No. 32

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Women in ICT – a Possible Estonian Nokia?

14 December 2015

Studies

RiTo No. 32, 2015

  • Eneli Kindsiko

    Research Fellow of Qualitative Research, Faculty of Economics and Business Administration, University of Tartu

  • Kulno Türk

    Professor of Human Resource Management, Faculty of Economics and Business Administration, University of Tartu

Skype Estonia together with the Faculty of Economics of the University of Tartu explored women’s role and potential in Estonia’s information and communication technology (ICT) sector.

The reason behind the study stems from the fact that the ICT sector is continuously lacking highly skilled specialists, and when looking at the current structure of ICT workforce, only around 22% of employees in the Estonian information technology industry are female. As previous studies point out, possibly the most underused and underestimated segment of specialists are females (Jürgenson et al. 2013). Considering the rapid growth of Estonian ICT sector, the question is how long ICT companies in Estonia can afford to leave out a signifiant part of potential ICT specialists just because of some wide-spread myths and associated fears?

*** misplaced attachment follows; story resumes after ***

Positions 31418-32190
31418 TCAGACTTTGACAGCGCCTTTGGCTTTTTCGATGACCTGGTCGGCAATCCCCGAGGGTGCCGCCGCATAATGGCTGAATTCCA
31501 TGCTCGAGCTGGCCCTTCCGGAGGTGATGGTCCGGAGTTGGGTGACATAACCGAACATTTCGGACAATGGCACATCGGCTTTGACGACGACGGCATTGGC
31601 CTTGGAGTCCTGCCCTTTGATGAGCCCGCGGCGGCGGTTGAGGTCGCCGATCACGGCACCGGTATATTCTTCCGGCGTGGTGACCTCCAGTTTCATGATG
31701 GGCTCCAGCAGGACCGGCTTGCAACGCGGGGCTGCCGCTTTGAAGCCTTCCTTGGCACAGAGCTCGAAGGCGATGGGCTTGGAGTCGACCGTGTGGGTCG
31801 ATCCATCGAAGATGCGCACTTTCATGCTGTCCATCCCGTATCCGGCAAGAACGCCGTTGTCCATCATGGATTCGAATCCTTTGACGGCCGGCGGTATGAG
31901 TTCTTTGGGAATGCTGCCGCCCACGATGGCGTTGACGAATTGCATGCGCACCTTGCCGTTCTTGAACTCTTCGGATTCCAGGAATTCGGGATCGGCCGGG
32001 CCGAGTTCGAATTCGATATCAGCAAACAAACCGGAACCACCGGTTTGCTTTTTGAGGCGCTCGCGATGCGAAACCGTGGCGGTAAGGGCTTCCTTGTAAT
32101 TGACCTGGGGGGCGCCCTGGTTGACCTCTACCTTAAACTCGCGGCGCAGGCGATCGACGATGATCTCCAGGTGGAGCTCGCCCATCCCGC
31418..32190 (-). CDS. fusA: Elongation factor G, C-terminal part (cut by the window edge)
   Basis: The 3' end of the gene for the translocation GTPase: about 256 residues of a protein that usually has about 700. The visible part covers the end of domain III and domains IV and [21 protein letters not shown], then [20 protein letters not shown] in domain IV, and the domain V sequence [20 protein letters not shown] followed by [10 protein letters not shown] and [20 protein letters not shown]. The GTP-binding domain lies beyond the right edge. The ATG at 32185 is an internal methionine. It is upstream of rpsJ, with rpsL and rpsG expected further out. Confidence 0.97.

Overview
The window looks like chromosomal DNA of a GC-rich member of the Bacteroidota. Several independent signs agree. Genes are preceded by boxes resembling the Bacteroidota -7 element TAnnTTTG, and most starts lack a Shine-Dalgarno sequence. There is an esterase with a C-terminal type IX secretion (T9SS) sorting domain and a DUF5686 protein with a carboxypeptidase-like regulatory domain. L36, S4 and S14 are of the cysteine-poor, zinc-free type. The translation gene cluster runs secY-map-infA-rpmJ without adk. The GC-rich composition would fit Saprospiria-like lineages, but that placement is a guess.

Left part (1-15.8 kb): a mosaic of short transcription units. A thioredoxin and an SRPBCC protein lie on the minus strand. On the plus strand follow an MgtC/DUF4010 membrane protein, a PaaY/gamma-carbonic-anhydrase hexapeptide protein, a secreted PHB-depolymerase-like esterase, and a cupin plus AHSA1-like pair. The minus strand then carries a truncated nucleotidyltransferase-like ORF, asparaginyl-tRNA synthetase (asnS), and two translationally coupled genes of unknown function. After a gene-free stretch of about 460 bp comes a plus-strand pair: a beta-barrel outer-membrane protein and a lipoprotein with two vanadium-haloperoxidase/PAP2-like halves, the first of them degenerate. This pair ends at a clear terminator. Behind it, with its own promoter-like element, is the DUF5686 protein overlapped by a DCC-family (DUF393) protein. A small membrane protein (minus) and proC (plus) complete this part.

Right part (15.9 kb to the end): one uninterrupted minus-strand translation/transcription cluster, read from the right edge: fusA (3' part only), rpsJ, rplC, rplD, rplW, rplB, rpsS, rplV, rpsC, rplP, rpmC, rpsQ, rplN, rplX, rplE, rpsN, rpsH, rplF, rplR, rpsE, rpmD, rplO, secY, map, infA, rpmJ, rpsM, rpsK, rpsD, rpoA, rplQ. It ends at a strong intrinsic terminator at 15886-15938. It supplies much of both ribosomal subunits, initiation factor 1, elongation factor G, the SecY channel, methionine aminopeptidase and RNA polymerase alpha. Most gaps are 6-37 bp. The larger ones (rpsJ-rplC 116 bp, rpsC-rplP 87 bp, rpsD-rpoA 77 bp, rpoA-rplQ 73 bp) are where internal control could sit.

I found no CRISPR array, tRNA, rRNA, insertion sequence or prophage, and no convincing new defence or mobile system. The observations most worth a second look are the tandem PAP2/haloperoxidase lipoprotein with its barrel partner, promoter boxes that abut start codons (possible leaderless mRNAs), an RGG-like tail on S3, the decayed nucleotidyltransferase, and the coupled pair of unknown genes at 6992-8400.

The study took a multi-perspective view on the matter: nearly 300 high school students and ca. 100 ICT students were surveyed to gain an insight into their beliefs, motivation, and choices; besides that, 18 in-depth interviews with 18 female students, employees, and leaders in the ICT sector were conducted. The aim of the study was to fid out why there are disproportionally less females pursuing a career in ICT.

The results revealed that even in the 21st century females are highly inflenced by cultural beliefs and gender-specific stereotypes. To be more specifi, it was possible to bring out six wide-spread myths that keep ICT out of the girls’ career choice:

  1. ICT is for long-haired boys;
  2. ICT people are anti-social and geeky;
  3. ICT work equals programming or fiing computers;
  4. ICT is only for those who are strong in mathematics and hold a diploma in ICT;
  5. There are boys’ filds and girls’ filds;
  6. Women have to be “helped” into ICT.

Full article in Estonian

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